After discovering labor violations in a student workers’ program, Apple Inc. suspended new business with iPhone assembler Pegatron Corp., taking strong action to clean up a Chinese-based production chain long accused of worker abuse.
The technology giant based in Cupertino, California, said it found several weeks ago that student workers were misclassified by the Taiwanese manufacturer and allowed some to work nights and overtime in violation of Apple’s Supplier Code of Conduct. Employees then “went to extraordinary lengths” to cover up the breaches. The U.S. corporation said in a statement that it has now put its partner on probation until disciplinary action is completed.
Pegatron is one of only a handful of partners that Apple depends on to manufacture flagship items such as the iPhone globally. The Taiwanese company, including bigger rivals Foxconn or Hon Hai Precision Industry Co., is an important part of the global supply chain of Apple, which has been the subject of labor activists’ criticism.
The most valuable company in the world is manufacturing four new 5 G iPhone models and has been collaborating with Pegatron to extend the assembly of iPhones outside China. This suspension, which was first mentioned by local outlet The Paper, as it only concerns new business, is unlikely to affect those efforts. But the move by Apple gives an opening to rival Luxshare Precision Industry Co., which is on the verge of becoming the first iPhone assembly company on the mainland. The shares of Pegatron gave up gains and closed 2.1 percent down in Taipei on Monday.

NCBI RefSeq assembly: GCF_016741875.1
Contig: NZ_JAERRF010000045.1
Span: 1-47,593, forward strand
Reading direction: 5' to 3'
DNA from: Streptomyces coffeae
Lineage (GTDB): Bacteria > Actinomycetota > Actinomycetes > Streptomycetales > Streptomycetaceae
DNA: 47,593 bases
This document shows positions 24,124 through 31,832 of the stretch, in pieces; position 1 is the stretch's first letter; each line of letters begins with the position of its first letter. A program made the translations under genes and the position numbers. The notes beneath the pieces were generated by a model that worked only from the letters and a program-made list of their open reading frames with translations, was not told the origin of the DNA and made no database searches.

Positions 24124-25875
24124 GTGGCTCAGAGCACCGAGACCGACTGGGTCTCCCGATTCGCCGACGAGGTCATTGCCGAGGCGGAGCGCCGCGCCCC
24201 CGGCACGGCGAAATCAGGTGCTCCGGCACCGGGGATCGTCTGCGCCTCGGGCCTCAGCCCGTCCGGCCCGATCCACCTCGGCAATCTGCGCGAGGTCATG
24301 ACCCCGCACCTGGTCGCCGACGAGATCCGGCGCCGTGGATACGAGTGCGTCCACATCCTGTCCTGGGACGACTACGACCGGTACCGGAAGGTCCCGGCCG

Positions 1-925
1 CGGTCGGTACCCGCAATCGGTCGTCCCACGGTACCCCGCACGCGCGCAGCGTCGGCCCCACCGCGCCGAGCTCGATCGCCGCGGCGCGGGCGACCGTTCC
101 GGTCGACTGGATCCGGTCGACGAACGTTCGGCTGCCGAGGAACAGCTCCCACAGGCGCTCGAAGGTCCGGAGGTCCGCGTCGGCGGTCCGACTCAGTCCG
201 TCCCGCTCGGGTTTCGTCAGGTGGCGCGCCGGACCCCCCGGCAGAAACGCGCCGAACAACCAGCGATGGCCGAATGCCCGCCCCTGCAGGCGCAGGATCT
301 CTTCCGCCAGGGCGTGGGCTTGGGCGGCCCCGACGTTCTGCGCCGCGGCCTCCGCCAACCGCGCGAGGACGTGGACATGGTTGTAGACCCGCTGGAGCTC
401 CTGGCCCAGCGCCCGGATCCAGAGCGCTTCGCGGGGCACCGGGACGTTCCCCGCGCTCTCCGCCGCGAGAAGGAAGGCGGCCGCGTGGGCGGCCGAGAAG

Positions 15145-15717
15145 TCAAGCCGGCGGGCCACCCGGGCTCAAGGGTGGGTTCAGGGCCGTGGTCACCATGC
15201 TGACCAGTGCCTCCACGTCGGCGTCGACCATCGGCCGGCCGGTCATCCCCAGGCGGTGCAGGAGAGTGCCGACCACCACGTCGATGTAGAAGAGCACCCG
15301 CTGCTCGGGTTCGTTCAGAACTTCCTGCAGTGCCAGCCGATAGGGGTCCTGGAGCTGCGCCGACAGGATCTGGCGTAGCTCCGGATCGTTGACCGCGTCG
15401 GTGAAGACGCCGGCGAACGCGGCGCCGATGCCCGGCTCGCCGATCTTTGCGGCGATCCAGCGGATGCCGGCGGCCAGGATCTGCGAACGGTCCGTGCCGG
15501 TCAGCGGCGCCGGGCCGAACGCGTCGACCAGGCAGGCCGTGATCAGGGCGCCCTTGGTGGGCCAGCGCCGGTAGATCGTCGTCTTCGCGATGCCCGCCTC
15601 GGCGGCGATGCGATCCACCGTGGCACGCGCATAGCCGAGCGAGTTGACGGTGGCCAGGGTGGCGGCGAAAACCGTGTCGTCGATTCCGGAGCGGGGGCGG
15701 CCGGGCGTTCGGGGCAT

“The new iPhone company of Pegatron should not be affected. Nonetheless, Pegatron will likely lose some orders next year to Luxshare for the new Apple handsets, which is poised to become a new iPhone assembler in 2021,’ said GF Securities analyst Jeff Pu.
After a rash of suicides at main partner Foxconn in 2010, Apple spent years upbraiding factories, provoking anger over the harsh working conditions in which its upscale gadgets were produced. Apple quickly developed standards and launched audits of hundreds of businesses that manufacture components for their products, threatening to pull business from those that breach labor laws. Yet the sheer size of the chain makes it impossible to police. Among those called out in the past for breaching local regulations were Foxconn and Catcher Technology Co.
Pegatron said the violations took place at its campuses in Shanghai and Kunshan in eastern China and that students working night shifts, overtime, and in roles unrelated to their majors were “not in accordance with local laws and regulations.” It said that “quick action” has been taken to strengthen its procedures and would add compliance with the code of conduct to the metrics used to determine senior management.